I stumbled upon this thread looking for the same information and then I found the answer, so I thought I’d post it here:
Basically, they were were put in a brand new jail and they would do things like bend the frames so the doors couldn’t close. In the song Utah is recounting a story told to him, so it was probably not clear about the banging and how they broke the jail, but it’s not that far off the mark. It also seems like it conflates three different stories (both from the same site):
“The I.W.W.'s cleaned the place from top to bottom and finally gained food demands, blankets, etc., by “battleship” methods-literally hammering the jail apart. Committees of women were allowed to bring cooked food to the prisoners in Seattle and later in Everett. I was at one of the “banquets” served on tables set the full length of the jail corridor-a full meal topped off with cigars and flowers.”
"The ones charged with murder were moved to the brand new and escape-proof Snohomish county jail in Everett. What they fed us there looked like the swig a farmer throws to his hogs. We had to build another battleship. We threw the stew on those fine new wails, and we were able to force the cell doors open. We couldn’t do anything with the tank doors, but we bent the cell frames so they could not be latched properly.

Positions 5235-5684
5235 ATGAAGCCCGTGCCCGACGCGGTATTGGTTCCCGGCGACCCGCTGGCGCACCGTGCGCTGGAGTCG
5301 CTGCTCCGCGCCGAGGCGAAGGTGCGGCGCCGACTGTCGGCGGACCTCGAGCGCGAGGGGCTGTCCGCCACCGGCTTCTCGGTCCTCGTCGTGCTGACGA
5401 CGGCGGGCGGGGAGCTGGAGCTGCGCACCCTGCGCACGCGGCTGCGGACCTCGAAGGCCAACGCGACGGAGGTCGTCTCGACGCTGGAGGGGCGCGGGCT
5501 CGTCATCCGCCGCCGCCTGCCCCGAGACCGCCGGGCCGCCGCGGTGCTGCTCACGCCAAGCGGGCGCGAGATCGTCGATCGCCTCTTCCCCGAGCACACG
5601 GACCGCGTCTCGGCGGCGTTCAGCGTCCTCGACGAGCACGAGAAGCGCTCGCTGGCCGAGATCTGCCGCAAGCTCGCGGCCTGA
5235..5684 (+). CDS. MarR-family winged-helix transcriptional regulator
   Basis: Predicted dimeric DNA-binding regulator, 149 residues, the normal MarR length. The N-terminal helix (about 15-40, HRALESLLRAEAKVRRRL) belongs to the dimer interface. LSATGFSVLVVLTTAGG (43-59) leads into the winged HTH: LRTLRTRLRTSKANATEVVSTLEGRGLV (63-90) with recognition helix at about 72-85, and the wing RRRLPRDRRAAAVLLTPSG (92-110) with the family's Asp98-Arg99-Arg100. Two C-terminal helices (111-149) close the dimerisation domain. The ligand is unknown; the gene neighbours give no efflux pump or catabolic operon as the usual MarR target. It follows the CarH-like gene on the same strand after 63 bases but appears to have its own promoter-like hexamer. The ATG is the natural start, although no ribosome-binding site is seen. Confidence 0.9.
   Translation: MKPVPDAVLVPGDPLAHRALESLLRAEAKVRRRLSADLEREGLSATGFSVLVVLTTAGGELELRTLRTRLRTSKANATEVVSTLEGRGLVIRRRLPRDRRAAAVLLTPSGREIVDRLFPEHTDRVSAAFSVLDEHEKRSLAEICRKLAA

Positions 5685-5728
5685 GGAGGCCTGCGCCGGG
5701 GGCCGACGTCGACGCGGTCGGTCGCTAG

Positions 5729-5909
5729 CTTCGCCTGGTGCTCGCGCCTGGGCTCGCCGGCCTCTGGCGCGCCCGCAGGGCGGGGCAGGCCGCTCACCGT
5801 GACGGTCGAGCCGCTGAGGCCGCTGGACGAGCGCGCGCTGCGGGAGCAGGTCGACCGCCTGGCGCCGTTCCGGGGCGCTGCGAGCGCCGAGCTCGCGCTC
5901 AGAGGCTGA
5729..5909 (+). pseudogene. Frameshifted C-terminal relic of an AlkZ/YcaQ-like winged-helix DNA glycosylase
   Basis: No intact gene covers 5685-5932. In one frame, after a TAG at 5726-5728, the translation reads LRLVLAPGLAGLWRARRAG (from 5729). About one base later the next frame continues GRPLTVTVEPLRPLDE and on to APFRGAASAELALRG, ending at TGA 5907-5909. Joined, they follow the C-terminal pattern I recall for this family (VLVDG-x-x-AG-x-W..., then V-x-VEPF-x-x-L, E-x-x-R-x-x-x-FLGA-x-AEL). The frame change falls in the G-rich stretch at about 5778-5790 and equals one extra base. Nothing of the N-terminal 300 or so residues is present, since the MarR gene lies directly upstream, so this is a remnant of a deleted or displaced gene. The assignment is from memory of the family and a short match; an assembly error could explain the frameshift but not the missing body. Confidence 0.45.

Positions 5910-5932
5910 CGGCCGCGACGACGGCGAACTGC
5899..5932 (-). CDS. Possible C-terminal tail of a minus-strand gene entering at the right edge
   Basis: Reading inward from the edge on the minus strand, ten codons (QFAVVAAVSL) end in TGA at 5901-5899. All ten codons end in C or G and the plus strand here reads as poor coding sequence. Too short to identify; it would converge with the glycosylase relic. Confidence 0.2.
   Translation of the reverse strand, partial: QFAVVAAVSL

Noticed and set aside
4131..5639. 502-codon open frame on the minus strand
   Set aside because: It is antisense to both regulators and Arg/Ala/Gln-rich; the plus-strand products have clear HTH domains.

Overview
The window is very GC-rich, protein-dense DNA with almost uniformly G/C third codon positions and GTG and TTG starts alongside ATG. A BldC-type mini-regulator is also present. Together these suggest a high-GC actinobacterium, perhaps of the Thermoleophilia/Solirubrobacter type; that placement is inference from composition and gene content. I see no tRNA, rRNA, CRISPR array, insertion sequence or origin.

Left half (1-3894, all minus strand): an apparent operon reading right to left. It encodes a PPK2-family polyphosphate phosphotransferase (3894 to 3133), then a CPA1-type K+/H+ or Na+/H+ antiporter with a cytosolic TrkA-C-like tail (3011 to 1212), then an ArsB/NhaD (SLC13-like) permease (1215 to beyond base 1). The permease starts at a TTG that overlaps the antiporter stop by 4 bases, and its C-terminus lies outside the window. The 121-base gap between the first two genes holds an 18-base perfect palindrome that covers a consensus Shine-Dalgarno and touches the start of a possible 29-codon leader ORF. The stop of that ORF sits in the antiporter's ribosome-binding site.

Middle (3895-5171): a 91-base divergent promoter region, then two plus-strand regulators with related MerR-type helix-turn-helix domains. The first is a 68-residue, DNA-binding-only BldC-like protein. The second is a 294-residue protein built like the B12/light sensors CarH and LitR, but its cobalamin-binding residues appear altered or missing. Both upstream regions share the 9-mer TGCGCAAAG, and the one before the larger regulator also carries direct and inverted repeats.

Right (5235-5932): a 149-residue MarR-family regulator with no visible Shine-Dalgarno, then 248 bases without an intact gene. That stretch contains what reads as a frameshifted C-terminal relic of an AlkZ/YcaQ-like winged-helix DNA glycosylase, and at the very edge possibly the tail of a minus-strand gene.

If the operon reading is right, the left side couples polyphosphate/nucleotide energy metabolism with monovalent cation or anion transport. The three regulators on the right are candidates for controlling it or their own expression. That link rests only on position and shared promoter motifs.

The fellows downstairs took all the levers from the upper locking system and bent them out of shape. That cost $980 to repair. I told McCullough, the man who had since been elected sheriff, that he could have bought a lot of good food for what that battleship had cost him."
"At Everett the 74 indicted men were held incommunicado for two months, denied any reading materials, and subjected to the mercies of Sheriff McRae and his deputies. Revolted by the vile food, the prisoners went on a hunger strike, and won. Denied blankets and mattresses and forced to sleep on the cold steel floor in the chill November nights, the prisoners “built a battleship.” With buckets and tins and such bits of metal as could be wrenched loose, they beat upon the walls, ceilings, and floors of the steel “tanks.”
Others linked themselves arm in arm and jumped in unison, shaking the walls of the jail. All the while they shouted at the top of their lungs. So great was the din that townspeople gathered around the jail, thinking that the deputies perhaps were murdering the inmates. The prisoners won their blankets.
On Thanksgiving Day a committee of Everett people, helped by members of the Cooks and Waiters Union, cooked a special dinner for the prisoners; Sheriff McRae turned them axvay and ordered a holiday feast of mush. At one time a different type of “battleship” was built to protest the bad food. The cell doors were pulled open by blankets tied to them.
With small pieces of pipe the mechanism of the locking system above the doors was broken and then the entire system of locks demolished. Outside their cells the men had access to some 300 pounds of corned beef that had been piled in a corner."